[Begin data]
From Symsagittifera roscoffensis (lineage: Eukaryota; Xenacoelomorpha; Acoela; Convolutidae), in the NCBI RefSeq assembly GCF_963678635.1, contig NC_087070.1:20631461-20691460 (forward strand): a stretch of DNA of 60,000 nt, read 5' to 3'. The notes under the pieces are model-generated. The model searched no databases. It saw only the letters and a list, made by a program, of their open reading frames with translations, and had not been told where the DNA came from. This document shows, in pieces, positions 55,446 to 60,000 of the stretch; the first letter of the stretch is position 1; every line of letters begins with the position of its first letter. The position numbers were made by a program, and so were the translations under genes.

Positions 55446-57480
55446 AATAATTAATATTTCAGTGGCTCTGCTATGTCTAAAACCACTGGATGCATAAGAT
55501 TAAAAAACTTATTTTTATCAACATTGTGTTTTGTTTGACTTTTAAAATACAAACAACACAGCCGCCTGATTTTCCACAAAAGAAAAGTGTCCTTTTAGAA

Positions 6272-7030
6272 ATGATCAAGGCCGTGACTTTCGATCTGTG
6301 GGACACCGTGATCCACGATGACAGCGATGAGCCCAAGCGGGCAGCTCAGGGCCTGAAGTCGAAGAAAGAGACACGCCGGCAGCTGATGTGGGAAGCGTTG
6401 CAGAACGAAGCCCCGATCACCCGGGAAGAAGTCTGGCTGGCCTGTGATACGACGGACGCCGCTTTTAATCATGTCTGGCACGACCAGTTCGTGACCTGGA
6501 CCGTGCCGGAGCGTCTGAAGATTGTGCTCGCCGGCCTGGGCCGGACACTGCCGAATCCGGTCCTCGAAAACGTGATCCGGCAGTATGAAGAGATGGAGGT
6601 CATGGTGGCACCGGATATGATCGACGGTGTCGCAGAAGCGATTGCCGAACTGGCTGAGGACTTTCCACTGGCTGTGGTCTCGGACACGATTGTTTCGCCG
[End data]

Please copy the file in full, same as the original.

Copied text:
From Symsagittifera roscoffensis (lineage: Eukaryota; Xenacoelomorpha; Acoela; Convolutidae), in the NCBI RefSeq assembly GCF_963678635.1, contig NC_087070.1:20631461-20691460 (forward strand): a stretch of DNA of 60,000 nt, read 5' to 3'. The notes under the pieces are model-generated. The model searched no databases. It saw only the letters and a list, made by a program, of their open reading frames with translations, and had not been told where the DNA came from. This document shows, in pieces, positions 55,446 to 60,000 of the stretch; the first letter of the stretch is position 1; every line of letters begins with the position of its first letter. The position numbers were made by a program, and so were the translations under genes.

Positions 55446-57480
55446 AATAATTAATATTTCAGTGGCTCTGCTATGTCTAAAACCACTGGATGCATAAGAT
55501 TAAAAAACTTATTTTTATCAACATTGTGTTTTGTTTGACTTTTAAAATACAAACAACACAGCCGCCTGATTTTCCACAAAAGAAAAGTGTCCTTTTAGAA

Positions 6272-7030
6272 ATGATCAAGGCCGTGACTTTCGATCTGTG
6301 GGACACCGTGATCCACGATGACAGCGATGAGCCCAAGCGGGCAGCTCAGGGCCTGAAGTCGAAGAAAGAGACACGCCGGCAGCTGATGTGGGAAGCGTTG
6401 CAGAACGAAGCCCCGATCACCCGGGAAGAAGTCTGGCTGGCCTGTGATACGACGGACGCCGCTTTTAATCATGTCTGGCACGACCAGTTCGTGACCTGGA
6501 CCGTGCCGGAGCGTCTGAAGATTGTGCTCGCCGGCCTGGGCCGGACACTGCCGAATCCGGTCCTCGAAAACGTGATCCGGCAGTATGAAGAGATGGAGGT
6601 CATGGTGGCACCGGATATGATCGACGGTGTCGCAGAAGCGATTGCCGAACTGGCTGAGGACTTTCCACTGGCTGTGGTCTCGGACACGATTGTTTCGCCG